Another name used for the mineral is rhabdite that forms tetragonal crystals with perfect 001 cleavage; color ranges from bronze to brass yellow to silver white; density is 7.5 and a hardness of 6.5 – 7; opaque with a metallic luster and a dark gray streak; named after the Austrian scientist Carl Franz Anton Ritter von Schreibers (1775–1852), who was one of the first to describe it from iron meteorites.
Schreibersite is reported from the Magura Meteorite, Arva-(present name – Orava), Slovak Republic; the Sikhote-Alin Meteorite in eastern Russia; the São Julião de Moreira Meteorite, Viana do Castelo, Portugal; the Gebel Kamil (meteorite) in Egypt; and numerous other locations including the Moon.
Schreibersite and other meteoric phosphorus bearing minerals may be the ultimate source for the phosphorus that is so important for life on Earth. Pyrophosphite is a possible precursor to pyrophosphate, the molecule associated with adenosine triphosphate (ATP), a co-enzyme central to energy metabolism in all life on Earth, produced by subjecting a sample of schreibersite to a warm, acidic environment typically found in association with volcanic activity, activity that was far more common on the primordial Earth, possibly representing "chemical life", a stage of evolution which may have led to the emergence of fully biological life as exists today.
Phosphate minerals are those that contain the tetrahedrally coordinated phosphate (PO43−) anion along with the freely substituting arsenate (AsO43−) and vanadate (VO43−); chlorine (Cl−), fluorine (F−), and hydroxide (OH−) anions that also fit into the crystal structure.
Phosphate minerals include:
- Triphylite Li(Fe,Mn)PO4
- Monazite (La, Y, Nd, Sm, Gd, Ce, Th)PO4, rare earth metals
- Hinsdalite PbAl3(PO4)(SO4)(OH)6
- Pyromorphite Pb5(PO4)3Cl
- Vanadinite Pb5(VO4)3Cl
- Erythrite Co3(AsO4)2·8H2O
- Amblygonite LiAlPO4F
- lazulite (Mg,Fe)Al2(PO4)2(OH)2
- Wavellite Al3(PO4)2(OH)3·5H2O
- Turquoise CuAl6(PO4)4(OH)8·5H2O
- Autunite Ca(UO2)2(PO4)2·10-12H2O
- Carnotite K2(UO2)2(VO4)2·3H2O
- Phosphophyllite Zn2(Fe,Mn)(PO4)2•4H2O
- Struvite (NH4)MgPO4·6H2O
- Xenotime-Y Y(PO4)
- Apatite group Ca5(PO4)3(F,Cl,OH)
- hydroxylapatite Ca5(PO4)3OH
- fluorapatite Ca5(PO4)3F
- chlorapatite Ca5(PO4)3Cl
- bromapatite Ca5(PO4)3Br
- Mitridatite group:
Fluorapatite, a sample of which is shown at right, is a mineral with the formula Ca5(PO4)3F (calcium fluorophosphate) that is the most common phosphate mineral occurring widely as an accessory mineral in igneous rocks, in calcium rich metamorphic rocks, as a detrital or diagenic mineral in sedimentary rocks, is an essential component of phosphorite ore deposits and occurs as a residual mineral in lateritic soils.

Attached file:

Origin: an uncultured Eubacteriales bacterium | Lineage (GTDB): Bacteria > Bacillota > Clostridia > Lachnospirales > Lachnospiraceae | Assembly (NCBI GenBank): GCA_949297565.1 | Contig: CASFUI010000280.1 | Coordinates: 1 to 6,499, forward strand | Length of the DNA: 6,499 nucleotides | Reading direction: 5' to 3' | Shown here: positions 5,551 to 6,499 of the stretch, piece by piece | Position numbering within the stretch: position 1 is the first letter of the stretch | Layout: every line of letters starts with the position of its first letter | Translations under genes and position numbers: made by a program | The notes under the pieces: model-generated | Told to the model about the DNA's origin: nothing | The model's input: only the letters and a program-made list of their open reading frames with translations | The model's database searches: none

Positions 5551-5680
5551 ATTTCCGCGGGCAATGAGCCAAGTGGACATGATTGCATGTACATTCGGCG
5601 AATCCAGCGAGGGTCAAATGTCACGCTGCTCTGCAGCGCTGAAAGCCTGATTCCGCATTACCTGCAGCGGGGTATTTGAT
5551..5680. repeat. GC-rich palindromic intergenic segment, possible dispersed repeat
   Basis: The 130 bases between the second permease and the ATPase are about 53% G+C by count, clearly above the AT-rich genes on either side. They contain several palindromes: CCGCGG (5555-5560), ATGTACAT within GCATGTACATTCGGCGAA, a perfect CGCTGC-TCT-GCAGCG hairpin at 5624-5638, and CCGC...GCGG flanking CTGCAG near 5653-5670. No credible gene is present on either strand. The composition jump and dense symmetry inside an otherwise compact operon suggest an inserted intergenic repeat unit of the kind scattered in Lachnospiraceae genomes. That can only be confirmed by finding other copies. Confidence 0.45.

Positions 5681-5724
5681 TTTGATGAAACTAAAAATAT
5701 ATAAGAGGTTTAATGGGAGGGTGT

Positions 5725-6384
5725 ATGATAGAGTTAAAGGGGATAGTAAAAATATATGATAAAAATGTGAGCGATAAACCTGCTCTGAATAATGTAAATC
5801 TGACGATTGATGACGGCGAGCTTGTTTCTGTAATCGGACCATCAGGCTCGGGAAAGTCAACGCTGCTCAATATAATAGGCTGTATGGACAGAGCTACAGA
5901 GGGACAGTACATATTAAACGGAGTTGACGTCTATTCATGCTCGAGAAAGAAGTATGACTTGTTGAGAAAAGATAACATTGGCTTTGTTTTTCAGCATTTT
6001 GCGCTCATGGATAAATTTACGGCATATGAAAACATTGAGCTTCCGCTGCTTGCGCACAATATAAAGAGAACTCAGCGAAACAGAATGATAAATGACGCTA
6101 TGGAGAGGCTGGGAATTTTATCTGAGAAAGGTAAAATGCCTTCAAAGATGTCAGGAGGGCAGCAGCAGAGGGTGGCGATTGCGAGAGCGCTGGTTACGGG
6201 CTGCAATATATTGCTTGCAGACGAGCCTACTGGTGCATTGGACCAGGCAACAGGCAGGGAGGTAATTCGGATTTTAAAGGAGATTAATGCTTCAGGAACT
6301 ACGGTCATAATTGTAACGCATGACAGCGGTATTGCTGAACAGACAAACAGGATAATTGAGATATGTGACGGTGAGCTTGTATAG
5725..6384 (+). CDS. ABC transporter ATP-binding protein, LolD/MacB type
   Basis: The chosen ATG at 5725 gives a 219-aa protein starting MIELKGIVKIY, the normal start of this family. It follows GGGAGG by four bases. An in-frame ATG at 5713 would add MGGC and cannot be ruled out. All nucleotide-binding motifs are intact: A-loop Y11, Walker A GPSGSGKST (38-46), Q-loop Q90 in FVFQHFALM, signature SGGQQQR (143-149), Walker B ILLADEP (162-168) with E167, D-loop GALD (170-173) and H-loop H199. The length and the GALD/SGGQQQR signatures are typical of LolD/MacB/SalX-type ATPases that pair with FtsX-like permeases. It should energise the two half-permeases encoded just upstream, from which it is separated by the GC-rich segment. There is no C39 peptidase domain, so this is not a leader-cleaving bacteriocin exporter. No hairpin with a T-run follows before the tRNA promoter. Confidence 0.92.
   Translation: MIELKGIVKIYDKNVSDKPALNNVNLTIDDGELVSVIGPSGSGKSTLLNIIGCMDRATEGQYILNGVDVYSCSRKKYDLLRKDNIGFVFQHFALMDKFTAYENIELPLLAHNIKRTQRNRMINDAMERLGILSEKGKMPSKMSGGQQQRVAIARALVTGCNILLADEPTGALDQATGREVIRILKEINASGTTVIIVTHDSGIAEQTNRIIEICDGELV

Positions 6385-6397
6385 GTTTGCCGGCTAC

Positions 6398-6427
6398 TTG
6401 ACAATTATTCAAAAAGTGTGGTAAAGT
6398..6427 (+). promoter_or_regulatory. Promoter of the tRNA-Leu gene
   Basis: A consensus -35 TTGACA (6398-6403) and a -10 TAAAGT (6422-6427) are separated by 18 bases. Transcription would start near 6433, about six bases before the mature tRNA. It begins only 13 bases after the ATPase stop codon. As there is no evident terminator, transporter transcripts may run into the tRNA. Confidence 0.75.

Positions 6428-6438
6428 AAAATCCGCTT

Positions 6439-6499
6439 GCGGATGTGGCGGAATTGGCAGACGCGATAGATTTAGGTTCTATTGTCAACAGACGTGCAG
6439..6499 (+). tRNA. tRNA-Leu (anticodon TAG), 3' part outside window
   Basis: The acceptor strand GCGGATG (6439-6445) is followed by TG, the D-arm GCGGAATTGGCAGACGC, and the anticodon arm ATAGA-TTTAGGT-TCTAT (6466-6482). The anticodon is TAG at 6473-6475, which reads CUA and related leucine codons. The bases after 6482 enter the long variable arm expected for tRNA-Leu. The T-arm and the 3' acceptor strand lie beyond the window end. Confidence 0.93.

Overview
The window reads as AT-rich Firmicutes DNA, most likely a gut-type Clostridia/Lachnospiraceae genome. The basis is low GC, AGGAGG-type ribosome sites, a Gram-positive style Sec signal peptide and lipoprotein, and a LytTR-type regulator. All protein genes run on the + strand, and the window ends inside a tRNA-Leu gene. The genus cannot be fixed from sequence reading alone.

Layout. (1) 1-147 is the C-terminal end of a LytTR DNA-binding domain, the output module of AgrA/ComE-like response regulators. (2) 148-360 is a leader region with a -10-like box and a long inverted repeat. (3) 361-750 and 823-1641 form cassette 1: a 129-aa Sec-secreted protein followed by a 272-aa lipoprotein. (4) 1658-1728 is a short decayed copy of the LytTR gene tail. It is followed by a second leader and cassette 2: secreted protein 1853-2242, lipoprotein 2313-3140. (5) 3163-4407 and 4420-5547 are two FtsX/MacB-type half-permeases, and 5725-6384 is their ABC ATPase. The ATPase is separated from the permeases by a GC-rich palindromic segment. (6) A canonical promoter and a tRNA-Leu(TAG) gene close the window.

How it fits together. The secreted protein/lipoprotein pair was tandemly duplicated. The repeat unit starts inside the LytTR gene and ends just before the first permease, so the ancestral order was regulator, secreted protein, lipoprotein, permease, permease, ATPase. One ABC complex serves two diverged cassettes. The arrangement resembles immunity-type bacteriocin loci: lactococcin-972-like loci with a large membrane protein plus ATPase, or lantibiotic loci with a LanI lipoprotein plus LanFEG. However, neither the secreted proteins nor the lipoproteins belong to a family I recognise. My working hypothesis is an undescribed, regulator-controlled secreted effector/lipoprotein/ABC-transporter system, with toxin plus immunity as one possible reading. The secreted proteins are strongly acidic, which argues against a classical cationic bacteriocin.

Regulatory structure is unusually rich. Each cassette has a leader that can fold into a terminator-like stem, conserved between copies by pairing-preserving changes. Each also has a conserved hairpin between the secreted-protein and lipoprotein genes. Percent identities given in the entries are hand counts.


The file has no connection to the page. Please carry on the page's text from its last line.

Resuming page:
At left is another fluorapatite example that is violet in color on quartz crystals.
Satterlyite is a hydroxyl bearing iron phosphate mineral. The mineral can be found in phosphatic shales. Satterlyite is part of the phosphate mineral group. Satterlyite is a transparent, light brown to light yellow mineral. Satterlyite has a formula of (Fe2+,Mg,Fe3+)2(PO4)(OH). Satterlyite occurs in nodules in shale in the Big Fish River (Mandarino, 1978). These nodules were about 10 cm in diameter, some would consist of satterlyite only and others would show satterlyite with quartz, pyrite, wolfeite or maricite.
Holtedahlite, a mineral that was found in Tingelstadtjern quarry in Norway, with the formula (Mg12PO4)5(PO3OH,CO3)(OH,O)6 is isostructural with satterlyite (Raade, 1979). Infrared absorption powder spectra show that satterlyite is different than natural haltedahlite in that there is no carbonate for phosphate substitution (Kolitsch, 2002). Satterlyite is also structurally related to phosphoellenbergerite, a mineral that was discovered in Modum, Norway; near San Giocomo Vallone Di Gilba, in Western Alps of Italy (Palache, 1951); the minerals formula is Mg14(PO4)5(PO3OH)2(OH)6 (Kolitsch, 2002).
Realgar an arsenic sulfide mineral of 1.5-2.5 Mohs hardness is used to make red-orange pigment.
Realgar is a sulfide mineral. But, with equal atomic numbers of sulfur and arsenic, it may act as a pnictide.
This piece on the right is from the less well-known Royal Reward Mine of Washington.